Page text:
Napoleon to Josephine

Last night I was telling one of our daughters that after her dad proposed to me I couldn’t wait to call my sister to tell her the news. To do so, I had to use the pay phone in the hallway of the college dormitory. My husband and I met when we were in ninth grade. He sat in front of me in English class. He used to borrow pencils, pens, and paper from me. I, of course, was a good student and always prepared for class. (Did you doubt this?)

The first time he called me, my sister answered the phone, yelled that the call was for me, and because she’s my sister, she announced to the household, “It’s a boy!” Before cordless phones, much less cell phones existed, we shared a family phone that had an extra long cord that was frequently knotted and tangled. It was located on a small table in an alcove between the living room and kitchen. My boyfriend, now husband, and I spent hours talking on the phone and preventing anyone else from calling—because, yes, there was no Call Waiting either.

I think about how lovers in the past often had to endure long separations without being able to communicate, and sometimes not knowing if they would ever see each other again. When John Winthrop, first governor of the Massachusetts Bay Colony, left for New England in 1630, his pregnant wife, Margaret did not travel with him. The couple arranged to “meet in spirit till we meet in person” on Mondays and Fridays “at five of the clock at night.” Margaret did join him in New England about a year later.

Before telephones and telegraphs, lovers could only communicate over distances by writing letters. Often they had to overcome obstacles such as the expense or scarcity of ink, quills, and paper, and the problems of getting letters over mountains, across seas, and in and out of prisons. Sometimes people had to wait months to send a letter with a traveler or a ship going to a particular destination. Moreover, many people could not read or write and had to rely on others to write or read their missives.

I value written notes and cards, and they are wonderful to reread. Yet the ability to talk quickly despite distances is wonderful–and it makes separations much easier to bear. (I’m still waiting for a Star Trek transporter device to be invented to make travel quicker.) I love getting a text from my husband or children knowing that they arrived safely somewhere. It reassures me. When my husband is away on a trip, I expect him to call me. When our daughters have important news or want to catch-up, we enjoy talking to each other.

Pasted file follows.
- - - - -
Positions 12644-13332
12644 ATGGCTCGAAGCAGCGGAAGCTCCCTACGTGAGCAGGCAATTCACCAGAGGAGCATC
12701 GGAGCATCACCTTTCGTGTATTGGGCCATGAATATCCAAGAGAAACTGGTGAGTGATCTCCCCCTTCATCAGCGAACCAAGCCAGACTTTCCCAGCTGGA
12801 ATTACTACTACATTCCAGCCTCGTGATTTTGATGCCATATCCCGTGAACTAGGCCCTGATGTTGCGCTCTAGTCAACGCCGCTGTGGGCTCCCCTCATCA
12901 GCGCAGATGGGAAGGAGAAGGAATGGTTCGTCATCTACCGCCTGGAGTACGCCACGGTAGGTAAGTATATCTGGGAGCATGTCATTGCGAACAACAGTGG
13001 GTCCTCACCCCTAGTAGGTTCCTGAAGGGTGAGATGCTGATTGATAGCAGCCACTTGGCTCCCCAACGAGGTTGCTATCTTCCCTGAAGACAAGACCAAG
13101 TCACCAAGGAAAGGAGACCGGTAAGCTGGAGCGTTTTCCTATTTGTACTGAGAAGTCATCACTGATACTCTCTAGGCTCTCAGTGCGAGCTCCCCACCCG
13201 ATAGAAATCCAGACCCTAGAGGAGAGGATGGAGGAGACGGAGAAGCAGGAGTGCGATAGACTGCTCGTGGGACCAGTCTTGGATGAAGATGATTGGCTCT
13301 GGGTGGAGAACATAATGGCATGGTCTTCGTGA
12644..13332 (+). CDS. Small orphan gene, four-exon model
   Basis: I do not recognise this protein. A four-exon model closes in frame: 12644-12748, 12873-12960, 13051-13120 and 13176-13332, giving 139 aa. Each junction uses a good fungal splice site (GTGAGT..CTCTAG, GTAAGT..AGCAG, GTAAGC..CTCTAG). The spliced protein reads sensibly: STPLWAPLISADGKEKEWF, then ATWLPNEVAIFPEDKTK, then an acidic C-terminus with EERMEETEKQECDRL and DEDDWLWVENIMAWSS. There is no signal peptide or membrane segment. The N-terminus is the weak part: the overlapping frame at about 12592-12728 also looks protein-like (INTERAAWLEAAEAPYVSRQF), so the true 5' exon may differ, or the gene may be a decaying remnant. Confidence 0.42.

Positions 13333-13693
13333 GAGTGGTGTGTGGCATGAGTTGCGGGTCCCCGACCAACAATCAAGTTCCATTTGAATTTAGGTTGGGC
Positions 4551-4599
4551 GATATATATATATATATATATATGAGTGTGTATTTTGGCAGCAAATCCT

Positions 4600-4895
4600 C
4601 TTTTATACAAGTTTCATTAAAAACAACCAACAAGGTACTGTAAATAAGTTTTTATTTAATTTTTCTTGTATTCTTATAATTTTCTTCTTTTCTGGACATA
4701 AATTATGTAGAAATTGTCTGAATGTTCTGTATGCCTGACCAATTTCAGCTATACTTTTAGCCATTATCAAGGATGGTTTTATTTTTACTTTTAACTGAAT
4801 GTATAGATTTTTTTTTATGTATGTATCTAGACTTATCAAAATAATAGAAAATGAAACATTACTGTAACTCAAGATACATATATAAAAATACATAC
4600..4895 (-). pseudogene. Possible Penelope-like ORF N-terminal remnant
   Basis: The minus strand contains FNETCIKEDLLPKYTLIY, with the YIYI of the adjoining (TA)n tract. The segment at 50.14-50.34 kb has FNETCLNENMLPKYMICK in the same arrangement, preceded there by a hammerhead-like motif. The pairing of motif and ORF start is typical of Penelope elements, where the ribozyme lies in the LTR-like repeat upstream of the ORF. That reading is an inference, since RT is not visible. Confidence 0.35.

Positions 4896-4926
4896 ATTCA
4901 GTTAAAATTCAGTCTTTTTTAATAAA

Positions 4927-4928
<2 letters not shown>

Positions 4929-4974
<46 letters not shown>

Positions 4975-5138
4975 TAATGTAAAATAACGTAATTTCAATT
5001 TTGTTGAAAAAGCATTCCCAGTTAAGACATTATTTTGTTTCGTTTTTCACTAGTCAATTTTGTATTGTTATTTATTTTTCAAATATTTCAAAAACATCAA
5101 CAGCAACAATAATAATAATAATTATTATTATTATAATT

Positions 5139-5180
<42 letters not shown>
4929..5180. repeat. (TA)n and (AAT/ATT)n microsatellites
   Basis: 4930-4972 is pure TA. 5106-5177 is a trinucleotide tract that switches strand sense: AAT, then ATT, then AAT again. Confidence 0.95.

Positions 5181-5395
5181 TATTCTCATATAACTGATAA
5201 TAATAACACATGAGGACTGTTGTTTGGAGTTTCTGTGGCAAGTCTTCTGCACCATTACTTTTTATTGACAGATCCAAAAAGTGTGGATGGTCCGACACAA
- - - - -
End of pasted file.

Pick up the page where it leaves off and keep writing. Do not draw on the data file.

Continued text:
Today, lovers who are separated can keep in touch through texts and social media, as well as by phone. They can have real-time face chats on their phones or computers. This type of rapid communication would have amazed people in the past—but if it existed earlier many of the passionate letters we read now would not exist. (What if Napoleon just sent Josephine texts? “Hey Jo, this Russia campaign is a bitch. Love ya.”) Do we perhaps take this ease of communication for granted sometimes? I don’t know. Does the ease of communication make love less profound? Does it make it easier to dismiss or erase?

I like to think that love is love, but a relationship does take work. As Ursula K. Le Guin said, ““Love doesn’t just sit there, like a stone, it has to be made, like bread; remade all the time, made new.”
(Notice how I worked food into this post. . .because I believe sharing good food is also essential to a lasting relationship.)

On this Valentine’s Day, call someone you love—spouse, child, parent, or friend—and tell them how much you value them. If it’s too late for Valentine’s, pick another time–perhaps Monday or Friday at five o’clock.